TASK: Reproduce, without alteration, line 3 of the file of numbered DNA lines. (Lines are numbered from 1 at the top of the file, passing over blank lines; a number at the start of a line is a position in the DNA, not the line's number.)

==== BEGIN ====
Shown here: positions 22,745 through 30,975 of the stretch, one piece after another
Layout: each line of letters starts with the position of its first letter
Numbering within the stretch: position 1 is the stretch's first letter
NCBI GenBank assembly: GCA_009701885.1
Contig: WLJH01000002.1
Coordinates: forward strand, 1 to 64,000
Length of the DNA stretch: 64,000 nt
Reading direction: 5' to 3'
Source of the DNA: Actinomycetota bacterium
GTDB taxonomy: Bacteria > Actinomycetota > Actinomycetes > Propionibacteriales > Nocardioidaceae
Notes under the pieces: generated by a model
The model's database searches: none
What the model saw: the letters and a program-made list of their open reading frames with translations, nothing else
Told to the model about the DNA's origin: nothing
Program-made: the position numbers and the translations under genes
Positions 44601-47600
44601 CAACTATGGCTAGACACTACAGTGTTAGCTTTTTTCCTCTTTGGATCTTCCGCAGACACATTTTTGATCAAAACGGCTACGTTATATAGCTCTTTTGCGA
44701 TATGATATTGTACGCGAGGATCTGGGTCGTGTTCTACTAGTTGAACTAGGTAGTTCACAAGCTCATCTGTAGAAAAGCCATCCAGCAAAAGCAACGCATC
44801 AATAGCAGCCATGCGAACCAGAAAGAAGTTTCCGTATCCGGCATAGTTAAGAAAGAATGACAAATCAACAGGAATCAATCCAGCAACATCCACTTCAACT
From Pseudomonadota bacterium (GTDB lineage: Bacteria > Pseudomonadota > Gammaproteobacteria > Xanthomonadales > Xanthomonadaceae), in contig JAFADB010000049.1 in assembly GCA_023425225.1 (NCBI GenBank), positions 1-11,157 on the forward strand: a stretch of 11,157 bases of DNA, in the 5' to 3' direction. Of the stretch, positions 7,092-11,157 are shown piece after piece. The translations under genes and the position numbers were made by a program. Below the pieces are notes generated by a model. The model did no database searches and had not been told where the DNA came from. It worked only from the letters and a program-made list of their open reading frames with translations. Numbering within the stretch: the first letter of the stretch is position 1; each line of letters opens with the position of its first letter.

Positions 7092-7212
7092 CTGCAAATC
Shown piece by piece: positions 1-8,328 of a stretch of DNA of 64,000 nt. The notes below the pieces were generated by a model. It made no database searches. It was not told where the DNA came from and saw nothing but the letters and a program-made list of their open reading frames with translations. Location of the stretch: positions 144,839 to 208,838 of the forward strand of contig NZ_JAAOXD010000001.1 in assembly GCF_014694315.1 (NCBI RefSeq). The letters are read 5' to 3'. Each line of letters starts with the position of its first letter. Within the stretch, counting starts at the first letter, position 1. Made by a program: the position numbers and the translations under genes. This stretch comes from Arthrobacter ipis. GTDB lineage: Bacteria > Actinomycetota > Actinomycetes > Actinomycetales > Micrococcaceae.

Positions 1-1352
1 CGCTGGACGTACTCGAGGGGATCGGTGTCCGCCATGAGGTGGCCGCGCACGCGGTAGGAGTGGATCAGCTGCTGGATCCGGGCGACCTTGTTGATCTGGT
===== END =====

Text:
Numbering within the stretch: position 1 is the stretch's first letter